Domiciliary optometry: a student’s perspective
Third-year optometry undergraduate and AOP Councillor, Luke McRoy-Jones, discusses the benefits that can be reaped from working in a domiciliary setting
When I was growing up, my parents both worked in the optical industry, working for Specsavers initially. Domiciliary optometry isn’t unfamiliar to me and at one point, my father managed a domiciliary provider in South Wales. I have fond memories of spending my time off from school going to work with him and visiting care homes.
Fourteen years on and as a third-year optometry student, I’ve been working for Specsavers between two stores, in Plymouth and South Wales, for most of my degree. At the start of my third year, the opportunity arose to join Specsavers’ home service at weekends and I saw this as a brilliant opportunity to expand my skill set and learn more about the domiciliary sector.
So alongside the final year of my studies at the University of Plymouth, my weekends have been spent working for Specsavers as a domiciliary optical assistant.
Inside domiciliary optometry
Specsavers’ home service for the South West is based at Specsavers’ Plymouth practice, with the team covering Devon, Cornwall, Somerset, Dorset and Wiltshire.
My job role consists mainly of fittings, with some dispensing, repairs and problem-solving mixed in. Typically, I will see anywhere between seven and 15 patients per day, depending on which area I am allocated to. As the area is vast geographically, I can cover up to 300 miles in a normal working day.
A large number of patients are seen in their own homes, but I also visit residential care homes and, occasionally, hospitals. The patient base is diverse and I see patients with a variety of physical and mental conditions, of a varying age.
I am thoroughly enjoying the role to date. I’ve met some interesting patients and visited places I wouldn’t have otherwise visited. The experience has been invaluable in showing me a different side to the profession and the optical industry. As a result, it has informed the way that I work in the practice environment and at university.
The most unique part of domiciliary optometry is that you see and understand the patient’s day-to-day environment and how they will habitually use their spectacles, depending on the visual needs for that environment. I thrive on the problem-solving element of finding the best spectacles to meet each patient’s needs, which has enhanced the visual task analysis that I routinely perform when dispensing spectacles in practice, or during an eye examination.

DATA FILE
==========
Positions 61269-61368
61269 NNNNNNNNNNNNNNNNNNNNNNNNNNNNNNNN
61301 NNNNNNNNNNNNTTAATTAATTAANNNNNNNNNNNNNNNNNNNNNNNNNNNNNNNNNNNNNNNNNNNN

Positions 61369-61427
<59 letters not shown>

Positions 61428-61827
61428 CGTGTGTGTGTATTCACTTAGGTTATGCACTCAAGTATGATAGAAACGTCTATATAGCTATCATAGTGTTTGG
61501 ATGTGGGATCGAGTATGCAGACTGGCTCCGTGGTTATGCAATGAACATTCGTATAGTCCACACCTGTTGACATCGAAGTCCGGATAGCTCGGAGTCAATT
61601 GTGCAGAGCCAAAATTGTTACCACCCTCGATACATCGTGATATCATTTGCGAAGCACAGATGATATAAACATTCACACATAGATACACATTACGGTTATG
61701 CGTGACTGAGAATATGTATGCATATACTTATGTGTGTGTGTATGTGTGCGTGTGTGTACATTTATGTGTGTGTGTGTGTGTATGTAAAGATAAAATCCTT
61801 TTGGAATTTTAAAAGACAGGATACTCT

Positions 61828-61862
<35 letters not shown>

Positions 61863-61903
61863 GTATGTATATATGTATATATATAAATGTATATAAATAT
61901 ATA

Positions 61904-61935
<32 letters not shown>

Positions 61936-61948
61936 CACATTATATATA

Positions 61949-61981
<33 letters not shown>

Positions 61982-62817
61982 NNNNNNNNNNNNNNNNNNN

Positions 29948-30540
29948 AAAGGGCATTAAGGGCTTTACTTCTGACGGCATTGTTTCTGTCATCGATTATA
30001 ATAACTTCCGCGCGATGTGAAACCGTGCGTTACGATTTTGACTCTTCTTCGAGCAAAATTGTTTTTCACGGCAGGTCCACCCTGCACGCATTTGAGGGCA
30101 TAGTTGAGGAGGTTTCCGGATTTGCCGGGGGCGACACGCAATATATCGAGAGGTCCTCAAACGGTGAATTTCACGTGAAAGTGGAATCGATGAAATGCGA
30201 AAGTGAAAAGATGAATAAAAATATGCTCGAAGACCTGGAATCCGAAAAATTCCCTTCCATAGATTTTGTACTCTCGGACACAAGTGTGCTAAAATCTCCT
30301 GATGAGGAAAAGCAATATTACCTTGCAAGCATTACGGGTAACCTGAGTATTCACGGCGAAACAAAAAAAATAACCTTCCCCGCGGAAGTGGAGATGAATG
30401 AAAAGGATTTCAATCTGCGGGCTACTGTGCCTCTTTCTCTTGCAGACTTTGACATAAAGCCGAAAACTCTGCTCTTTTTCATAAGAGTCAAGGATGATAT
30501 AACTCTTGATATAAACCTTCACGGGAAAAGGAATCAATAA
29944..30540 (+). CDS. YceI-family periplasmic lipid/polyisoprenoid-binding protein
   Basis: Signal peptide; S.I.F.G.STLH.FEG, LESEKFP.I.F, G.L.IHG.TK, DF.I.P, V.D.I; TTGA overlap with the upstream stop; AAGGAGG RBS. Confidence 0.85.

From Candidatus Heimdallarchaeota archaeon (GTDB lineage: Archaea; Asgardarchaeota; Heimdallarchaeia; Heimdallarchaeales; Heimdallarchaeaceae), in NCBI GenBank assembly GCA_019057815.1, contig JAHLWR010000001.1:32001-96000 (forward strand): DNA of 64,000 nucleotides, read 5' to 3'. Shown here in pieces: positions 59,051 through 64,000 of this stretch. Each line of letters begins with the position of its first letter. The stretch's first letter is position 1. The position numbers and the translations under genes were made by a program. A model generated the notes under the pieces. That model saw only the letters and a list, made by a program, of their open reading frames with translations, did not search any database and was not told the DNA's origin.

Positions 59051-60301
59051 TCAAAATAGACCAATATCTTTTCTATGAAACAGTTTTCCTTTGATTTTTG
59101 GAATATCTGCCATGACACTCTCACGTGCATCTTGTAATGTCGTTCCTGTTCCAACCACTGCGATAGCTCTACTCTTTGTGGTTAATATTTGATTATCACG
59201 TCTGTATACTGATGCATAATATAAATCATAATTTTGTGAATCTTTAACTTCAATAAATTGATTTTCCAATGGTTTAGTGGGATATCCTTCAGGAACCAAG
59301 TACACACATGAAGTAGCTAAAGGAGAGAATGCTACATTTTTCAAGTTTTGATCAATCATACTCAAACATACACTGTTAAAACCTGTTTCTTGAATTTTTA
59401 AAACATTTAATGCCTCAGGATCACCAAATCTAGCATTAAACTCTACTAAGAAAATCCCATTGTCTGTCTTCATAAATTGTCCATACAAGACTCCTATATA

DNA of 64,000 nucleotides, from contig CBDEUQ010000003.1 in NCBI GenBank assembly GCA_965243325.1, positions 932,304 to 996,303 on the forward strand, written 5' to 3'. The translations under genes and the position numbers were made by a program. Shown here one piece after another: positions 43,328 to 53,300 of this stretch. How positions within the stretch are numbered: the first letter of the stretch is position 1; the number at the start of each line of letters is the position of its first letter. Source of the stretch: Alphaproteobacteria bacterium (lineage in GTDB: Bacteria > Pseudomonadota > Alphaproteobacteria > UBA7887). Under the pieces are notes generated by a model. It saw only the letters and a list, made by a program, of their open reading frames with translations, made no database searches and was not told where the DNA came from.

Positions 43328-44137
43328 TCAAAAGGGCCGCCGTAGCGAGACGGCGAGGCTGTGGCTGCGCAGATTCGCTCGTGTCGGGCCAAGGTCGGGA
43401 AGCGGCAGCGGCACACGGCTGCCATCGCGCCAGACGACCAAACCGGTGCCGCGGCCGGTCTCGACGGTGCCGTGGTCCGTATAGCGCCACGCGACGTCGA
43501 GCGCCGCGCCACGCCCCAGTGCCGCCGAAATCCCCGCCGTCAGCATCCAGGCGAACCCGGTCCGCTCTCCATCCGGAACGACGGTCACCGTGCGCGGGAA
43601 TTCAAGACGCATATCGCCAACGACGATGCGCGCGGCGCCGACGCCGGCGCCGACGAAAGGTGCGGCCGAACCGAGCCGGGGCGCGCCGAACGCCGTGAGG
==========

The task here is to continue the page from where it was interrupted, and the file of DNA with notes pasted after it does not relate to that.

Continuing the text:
One of the most refreshing aspects of home visits is seeing what a difference a pair of spectacles can make. As an optometrist, prescribing spectacles is fairly straightforward and is something we routinely do. However, for a housebound patient, they can improve their quality of life drastically.
I remember during one of my first home visits, I met an elderly gentleman who was housebound. He had terminal cancer and was waiting on new spectacles so that he could read his books and watch television. When I fitted his spectacles, he was incredibly grateful and said how he could achieve so much more now. It’s moments like these that highlight the incredible nature of what we do as a profession.
Working in domiciliary has improved my interpersonal skills as a practitioner. The patients have a variety of physical and mental conditions and, as a result, excellent communication skills are vital. Adaptability is also important and occasionally I will have to communicate with patients in non-conventional ways such as through text-to-speech or by them lip-reading. At an early stage of my career, working in the domiciliary sector has further shaped me as a clinician by providing me with greater exposure to patients, alongside seeing them in the university clinic.
At an early stage of my career, working in the domiciliary sector has further shaped me as a clinician by providing me with greater exposure to patients, alongside seeing them in the university clinic
Working in domiciliary, my career goals as an optometrist have been further informed. Once I’m qualified, I’d love to complete a low vision qualification and register with the Low Vision Service Wales. While I thoroughly enjoy low vision practice at university, working with patients in a home-based environment has fuelled my interest in this area. It has also opened my mind to the variety of options that optometrists have in the way they practise – perhaps combining High Street optometry with part-time domiciliary work is something I can do in the future.
Domiciliary eye care is an area of optometry that I feel is often overlooked at the earlier stages of an optometrists’ career, with few opportunities for students to gain this experience at university and during the pre-reg year. However, I believe that experiencing the domiciliary setting is something that every practitioner should do at some point in their career. Not only does it open doors and widen your perspective of the profession, but it provides a refreshing insight into the difference you can make as an optometrist. I know that I will carry forward my domiciliary experience with Specsavers into the remainder of my student years and my career as I strive to be the best optometrist I can be.